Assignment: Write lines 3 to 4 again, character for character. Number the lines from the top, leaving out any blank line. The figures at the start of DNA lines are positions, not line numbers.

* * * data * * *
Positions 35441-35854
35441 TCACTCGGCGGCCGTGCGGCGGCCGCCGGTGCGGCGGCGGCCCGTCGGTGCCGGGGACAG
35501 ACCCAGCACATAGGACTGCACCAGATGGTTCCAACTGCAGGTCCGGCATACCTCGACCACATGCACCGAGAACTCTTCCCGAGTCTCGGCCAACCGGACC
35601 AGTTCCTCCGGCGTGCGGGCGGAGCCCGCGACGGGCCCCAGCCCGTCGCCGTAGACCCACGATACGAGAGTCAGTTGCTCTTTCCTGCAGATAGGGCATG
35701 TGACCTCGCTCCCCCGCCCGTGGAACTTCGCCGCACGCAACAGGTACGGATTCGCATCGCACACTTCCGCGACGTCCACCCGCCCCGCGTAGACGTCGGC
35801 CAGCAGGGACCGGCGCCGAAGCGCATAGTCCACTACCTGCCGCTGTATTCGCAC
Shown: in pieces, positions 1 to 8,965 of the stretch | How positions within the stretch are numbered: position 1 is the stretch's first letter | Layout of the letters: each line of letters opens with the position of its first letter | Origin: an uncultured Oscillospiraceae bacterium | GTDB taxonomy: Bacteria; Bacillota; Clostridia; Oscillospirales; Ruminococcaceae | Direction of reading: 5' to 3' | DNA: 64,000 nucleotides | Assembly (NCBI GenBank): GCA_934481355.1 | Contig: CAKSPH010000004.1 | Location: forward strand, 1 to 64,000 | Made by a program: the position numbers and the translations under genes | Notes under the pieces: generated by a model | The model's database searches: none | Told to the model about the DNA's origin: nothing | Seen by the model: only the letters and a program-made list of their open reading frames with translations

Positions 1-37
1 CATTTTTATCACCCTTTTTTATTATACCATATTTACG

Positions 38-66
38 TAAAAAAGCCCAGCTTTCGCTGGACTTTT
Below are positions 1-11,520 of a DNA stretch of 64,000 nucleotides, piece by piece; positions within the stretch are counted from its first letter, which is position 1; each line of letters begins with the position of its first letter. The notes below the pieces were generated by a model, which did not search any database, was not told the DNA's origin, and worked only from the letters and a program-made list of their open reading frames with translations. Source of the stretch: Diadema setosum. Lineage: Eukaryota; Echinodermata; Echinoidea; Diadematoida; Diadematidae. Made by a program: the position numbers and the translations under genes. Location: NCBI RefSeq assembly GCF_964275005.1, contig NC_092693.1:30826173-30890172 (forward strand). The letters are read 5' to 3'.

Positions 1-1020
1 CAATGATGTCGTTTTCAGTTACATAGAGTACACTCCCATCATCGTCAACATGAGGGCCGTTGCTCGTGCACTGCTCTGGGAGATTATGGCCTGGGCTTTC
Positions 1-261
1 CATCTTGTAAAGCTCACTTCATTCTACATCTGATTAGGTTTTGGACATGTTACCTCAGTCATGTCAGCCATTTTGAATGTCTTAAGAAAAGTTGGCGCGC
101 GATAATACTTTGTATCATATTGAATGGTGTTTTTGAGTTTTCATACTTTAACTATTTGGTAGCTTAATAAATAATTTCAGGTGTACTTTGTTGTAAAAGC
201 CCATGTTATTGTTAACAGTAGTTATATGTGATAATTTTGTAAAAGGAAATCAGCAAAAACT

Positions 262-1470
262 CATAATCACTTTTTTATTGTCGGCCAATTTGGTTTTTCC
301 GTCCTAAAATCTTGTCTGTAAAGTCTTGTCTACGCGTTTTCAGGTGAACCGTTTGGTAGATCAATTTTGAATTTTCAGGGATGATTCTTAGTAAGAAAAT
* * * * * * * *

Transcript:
35501 ACCCAGCACATAGGACTGCACCAGATGGTTCCAACTGCAGGTCCGGCATACCTCGACCACATGCACCGAGAACTCTTCCCGAGTCTCGGCCAACCGGACC
35601 AGTTCCTCCGGCGTGCGGGCGGAGCCCGCGACGGGCCCCAGCCCGTCGCCGTAGACCCACGATACGAGAGTCAGTTGCTCTTTCCTGCAGATAGGGCATG